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Abstract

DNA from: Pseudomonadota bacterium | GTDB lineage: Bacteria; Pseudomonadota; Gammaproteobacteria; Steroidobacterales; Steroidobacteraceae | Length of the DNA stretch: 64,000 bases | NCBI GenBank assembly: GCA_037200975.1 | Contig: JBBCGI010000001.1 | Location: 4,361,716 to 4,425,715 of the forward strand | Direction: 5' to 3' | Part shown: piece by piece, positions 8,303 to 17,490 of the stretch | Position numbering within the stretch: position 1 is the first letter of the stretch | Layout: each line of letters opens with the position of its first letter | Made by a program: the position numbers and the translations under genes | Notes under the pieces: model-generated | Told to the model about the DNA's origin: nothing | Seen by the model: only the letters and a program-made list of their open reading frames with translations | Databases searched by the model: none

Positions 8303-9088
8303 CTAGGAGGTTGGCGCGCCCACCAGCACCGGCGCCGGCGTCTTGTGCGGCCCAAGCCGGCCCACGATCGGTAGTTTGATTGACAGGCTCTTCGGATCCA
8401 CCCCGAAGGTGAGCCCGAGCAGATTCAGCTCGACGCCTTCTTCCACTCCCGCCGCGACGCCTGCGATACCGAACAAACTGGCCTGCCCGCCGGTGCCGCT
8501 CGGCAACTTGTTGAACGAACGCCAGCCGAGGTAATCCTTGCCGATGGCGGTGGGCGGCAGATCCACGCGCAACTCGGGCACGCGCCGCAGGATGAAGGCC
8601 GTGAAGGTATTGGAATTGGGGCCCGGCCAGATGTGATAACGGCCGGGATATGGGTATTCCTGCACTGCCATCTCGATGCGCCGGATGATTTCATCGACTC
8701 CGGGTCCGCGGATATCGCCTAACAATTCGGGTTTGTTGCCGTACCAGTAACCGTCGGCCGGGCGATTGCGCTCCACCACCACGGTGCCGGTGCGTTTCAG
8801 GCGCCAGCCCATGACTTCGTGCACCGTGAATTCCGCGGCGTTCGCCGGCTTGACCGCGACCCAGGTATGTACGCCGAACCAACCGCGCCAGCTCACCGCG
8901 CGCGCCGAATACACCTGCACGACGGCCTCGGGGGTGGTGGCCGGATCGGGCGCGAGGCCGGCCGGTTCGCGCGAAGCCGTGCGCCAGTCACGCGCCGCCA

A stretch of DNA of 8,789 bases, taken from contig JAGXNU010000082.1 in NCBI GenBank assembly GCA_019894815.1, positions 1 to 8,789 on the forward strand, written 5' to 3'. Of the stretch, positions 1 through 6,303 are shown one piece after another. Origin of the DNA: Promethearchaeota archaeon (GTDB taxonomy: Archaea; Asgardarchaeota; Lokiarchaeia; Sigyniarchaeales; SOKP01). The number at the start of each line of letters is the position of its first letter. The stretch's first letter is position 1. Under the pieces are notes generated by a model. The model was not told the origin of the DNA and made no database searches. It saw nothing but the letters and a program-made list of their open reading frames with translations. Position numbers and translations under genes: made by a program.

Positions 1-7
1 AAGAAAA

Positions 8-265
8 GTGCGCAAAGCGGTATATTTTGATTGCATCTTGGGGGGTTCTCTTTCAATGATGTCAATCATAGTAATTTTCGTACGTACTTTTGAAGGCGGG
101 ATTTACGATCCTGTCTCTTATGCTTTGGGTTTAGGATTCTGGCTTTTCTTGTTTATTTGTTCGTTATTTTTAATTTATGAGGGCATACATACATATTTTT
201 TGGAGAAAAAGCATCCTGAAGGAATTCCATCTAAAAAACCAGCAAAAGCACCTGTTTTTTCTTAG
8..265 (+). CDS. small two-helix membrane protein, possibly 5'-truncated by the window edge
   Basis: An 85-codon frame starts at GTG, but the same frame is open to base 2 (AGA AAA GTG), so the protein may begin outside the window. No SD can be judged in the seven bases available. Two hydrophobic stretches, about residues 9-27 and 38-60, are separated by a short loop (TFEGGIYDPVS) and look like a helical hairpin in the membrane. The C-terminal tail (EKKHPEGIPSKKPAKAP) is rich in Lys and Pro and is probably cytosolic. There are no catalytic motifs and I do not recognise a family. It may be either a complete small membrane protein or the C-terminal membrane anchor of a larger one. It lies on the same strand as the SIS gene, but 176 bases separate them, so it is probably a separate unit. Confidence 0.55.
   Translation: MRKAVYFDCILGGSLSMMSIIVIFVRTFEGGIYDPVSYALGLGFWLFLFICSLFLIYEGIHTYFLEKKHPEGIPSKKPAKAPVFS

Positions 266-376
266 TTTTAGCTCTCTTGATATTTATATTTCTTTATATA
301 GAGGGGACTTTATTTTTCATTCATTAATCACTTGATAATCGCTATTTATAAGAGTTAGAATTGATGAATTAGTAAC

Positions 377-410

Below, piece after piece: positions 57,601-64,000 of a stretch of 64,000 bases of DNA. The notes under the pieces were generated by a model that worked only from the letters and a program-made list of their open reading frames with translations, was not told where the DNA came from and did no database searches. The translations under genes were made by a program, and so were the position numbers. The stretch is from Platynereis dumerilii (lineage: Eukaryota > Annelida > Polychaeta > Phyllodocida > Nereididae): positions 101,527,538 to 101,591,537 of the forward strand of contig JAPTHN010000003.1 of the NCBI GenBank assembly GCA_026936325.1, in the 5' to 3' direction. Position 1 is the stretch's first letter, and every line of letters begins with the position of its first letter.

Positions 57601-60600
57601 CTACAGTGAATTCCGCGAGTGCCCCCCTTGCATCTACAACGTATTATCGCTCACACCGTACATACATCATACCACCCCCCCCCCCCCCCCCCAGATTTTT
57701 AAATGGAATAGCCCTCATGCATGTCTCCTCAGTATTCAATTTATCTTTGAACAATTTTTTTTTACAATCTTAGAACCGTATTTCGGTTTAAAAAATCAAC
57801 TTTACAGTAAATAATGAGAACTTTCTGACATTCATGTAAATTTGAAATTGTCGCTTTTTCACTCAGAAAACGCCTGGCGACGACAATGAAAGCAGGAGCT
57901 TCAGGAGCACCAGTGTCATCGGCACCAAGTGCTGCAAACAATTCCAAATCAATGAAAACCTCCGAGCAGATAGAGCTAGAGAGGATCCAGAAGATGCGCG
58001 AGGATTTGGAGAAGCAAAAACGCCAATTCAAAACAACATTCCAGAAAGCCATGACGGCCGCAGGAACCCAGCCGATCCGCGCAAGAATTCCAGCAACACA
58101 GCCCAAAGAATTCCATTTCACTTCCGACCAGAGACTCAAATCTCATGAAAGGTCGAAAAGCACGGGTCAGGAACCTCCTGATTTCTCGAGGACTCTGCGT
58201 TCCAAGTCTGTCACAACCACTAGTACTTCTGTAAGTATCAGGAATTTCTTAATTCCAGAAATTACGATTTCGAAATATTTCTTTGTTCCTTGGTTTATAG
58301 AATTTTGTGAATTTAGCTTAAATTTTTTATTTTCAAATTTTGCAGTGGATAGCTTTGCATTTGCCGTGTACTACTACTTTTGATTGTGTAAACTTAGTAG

In response to mounting environmental, human health, social and economic problems in conventional agriculture, farmers and consumers in Trinidad and Tobago have started to support more organic farming. Within this movement, grassroots actions and networks have created more organic farming and marketing than have governmental policies. There is a lack of legislation regarding organic agriculture, despite the formulation of a draft policy document by a government-appointed committee. Without such legal framework, the definition, standards and methods remain open to interpretation. Between August 2007 and May 2008 the authors studied the development and philosophy of the local organic agriculture movement by conducting interviews, surveys, and engaging in participant observation. Several dispersed networks were identified, and included farmers, marketers, consumers, students, researchers, and policy-makers. Notably, there are opportunities to be certified organic through external certifiers, but the process is often too expensive for farmers selling nationally and there are no local certification alternatives. A few export-focused farms are going through the certification process, but currently there are no certified organic farms in Trinidad and Tobago. This research reveals a number of trends about successful farmer strategies, perceived motivations for organic farming, and obstacles facing this industry. Future recommendations for growth include coupling grassroots actions with formal policy measures. With a focus on public awareness and education, research and demonstration, policy intervention, and incentive creation, Trinidad and Tobago could move towards greater food security via organic food production.

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